In the early days of the American revolution, Thomas Paine wrote, “These are the times that try men’s souls.” The Islamist attacks in Brussels last Tuesday reminded us that these are always the times that try men’s (and women’s) souls.
Despite security efforts—additional arrests have been made since Tuesday—some terrorists slip through the net. U.S. security has been effective but hardly foolproof. European security lags, particularly regarding sharing information. But Europe is also challenged by large Muslim communities—most isolated from national cultures—which spawn and serve as havens for discontents.
How to prevent further attacks? The movie Eye in the Sky ponders moral limits on our use of force. Helen Mirren plays a British colonel commanding a multi-national force seeking to capture or kill members of the Islamist al Shabaab in East Africa. All Western military personnel work from home bases. A crew outside Las Vegas operates a drone—an eye in the sky. Hovering above a Kenyan house, it sends back images of wanted British and American Islamists. Small optical devices put in place by a local operative reveal the house to be the staging ground for imminent suicide bombings.
I give nothing away when I write that the “eye” carries two Hellfire missiles. But launching risks killing innocent people. The film offers a fairly even-handed debate about whether even a single “civilian” casualty is acceptable if a strike will eliminate the threat of attacks that may kill dozens of others.
As to Brussels, the attacks came only days after Belgian security forces captured Salah Abdeslam, wanted for participation in the November attacks in Paris. Belgian operations may have been flawed. “They’re way behind the ball and they’re paying a terrible price,” said Rep. Adam Schiff, ranking Democrat on the House Intelligence Committee. Better communication with Turkish security might have helped prevent the bombings. Regardless, Europe’s Schengen Area, 26 nations in which borders can be crossed without documents, may become the next casualty.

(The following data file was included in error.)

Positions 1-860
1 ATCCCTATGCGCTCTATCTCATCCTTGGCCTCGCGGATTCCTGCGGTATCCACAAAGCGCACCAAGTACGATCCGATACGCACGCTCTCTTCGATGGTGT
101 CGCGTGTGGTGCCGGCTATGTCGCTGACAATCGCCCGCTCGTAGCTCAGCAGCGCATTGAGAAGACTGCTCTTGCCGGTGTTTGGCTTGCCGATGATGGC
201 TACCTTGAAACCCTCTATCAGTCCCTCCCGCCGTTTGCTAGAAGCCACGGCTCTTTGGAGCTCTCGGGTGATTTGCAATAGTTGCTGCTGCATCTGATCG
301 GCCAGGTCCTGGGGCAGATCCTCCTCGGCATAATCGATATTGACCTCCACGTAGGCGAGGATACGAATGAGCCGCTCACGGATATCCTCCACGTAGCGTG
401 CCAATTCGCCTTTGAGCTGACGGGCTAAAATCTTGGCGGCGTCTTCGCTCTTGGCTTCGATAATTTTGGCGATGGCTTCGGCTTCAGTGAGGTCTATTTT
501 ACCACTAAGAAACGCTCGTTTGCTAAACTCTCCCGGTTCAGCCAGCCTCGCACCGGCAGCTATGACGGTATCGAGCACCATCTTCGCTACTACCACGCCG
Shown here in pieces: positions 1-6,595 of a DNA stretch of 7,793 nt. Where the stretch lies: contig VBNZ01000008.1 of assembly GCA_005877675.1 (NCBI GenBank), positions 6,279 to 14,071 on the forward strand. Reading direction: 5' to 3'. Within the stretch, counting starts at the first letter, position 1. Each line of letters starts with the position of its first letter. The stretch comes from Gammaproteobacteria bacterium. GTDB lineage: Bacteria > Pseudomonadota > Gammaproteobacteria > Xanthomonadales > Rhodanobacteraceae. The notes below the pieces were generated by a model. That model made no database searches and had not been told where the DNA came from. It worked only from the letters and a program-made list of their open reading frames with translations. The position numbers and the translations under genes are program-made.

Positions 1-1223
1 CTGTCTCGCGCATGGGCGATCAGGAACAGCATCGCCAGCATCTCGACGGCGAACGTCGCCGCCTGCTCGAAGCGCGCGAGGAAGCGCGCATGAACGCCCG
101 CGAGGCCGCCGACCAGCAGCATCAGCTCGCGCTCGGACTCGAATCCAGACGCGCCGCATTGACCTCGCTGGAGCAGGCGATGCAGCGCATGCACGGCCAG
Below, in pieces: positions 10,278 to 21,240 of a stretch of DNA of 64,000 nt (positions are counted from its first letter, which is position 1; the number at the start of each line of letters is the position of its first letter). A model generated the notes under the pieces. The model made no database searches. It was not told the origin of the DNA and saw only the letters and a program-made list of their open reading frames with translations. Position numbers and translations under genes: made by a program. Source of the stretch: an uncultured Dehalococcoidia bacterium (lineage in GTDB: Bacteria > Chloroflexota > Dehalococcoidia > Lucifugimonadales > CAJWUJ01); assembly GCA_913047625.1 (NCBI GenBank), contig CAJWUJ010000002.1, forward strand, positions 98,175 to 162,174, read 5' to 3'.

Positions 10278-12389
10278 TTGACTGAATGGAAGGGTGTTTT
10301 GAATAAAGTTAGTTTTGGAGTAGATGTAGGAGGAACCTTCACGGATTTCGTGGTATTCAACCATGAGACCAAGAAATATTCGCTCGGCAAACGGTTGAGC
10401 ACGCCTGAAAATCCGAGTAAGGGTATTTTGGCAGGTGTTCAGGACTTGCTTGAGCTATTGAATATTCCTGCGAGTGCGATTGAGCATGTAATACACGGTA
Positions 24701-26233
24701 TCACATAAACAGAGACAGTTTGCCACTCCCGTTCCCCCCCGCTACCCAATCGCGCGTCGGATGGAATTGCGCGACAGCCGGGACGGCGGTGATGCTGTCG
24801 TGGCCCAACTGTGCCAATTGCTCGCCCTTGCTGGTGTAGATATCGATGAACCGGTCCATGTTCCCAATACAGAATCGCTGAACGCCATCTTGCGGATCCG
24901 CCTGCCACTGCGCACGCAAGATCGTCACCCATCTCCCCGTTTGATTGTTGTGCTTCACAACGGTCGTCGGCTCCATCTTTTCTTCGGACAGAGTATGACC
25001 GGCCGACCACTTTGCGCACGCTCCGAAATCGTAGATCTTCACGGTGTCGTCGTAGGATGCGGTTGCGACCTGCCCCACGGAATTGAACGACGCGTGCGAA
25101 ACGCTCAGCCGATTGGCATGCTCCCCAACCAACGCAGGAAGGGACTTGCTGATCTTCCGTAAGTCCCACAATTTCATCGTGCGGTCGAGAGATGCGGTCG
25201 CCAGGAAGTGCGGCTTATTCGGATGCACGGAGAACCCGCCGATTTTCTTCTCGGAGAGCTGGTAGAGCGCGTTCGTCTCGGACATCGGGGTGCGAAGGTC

We in the U.S., particularly during election season, must face the reality that another attack can happen here. We must also decide how to use our security and military forces wisely. On Tuesday, Donald Trump again called for using torture in questioning Islamist suspects. Ted Cruz said that police should secure Muslim neighborhoods. He likened Islamist acts to gang crimes. But gangs commit crimes in their own neighborhoods. Jihadis don’t. What neighborhoods are police to secure? What does that even mean?
Fighting Islamism requires maintaining a level of humility and avoiding demagoguery while aggressively pursuing those who wish to harm us. Military action must be part of the mix. The Defense Department today announced the killing of ISIS’ finance minister. That’s good. But as defense secretary Ashton Carter advised, leaders can be replaced.
According to Raffaello Pantucci, director of international security studies at London’s Royal United Services Institute, “There is a realization that this is not a war you can bomb or shoot your way out of, but you have to deal with individuals who are radicalized at home, to examine the reasons that they are exploring this other identity.”
So once again our souls confront a world in which violence or its threat remains a constant. Our greatest challenge may be protecting our values along with our security.
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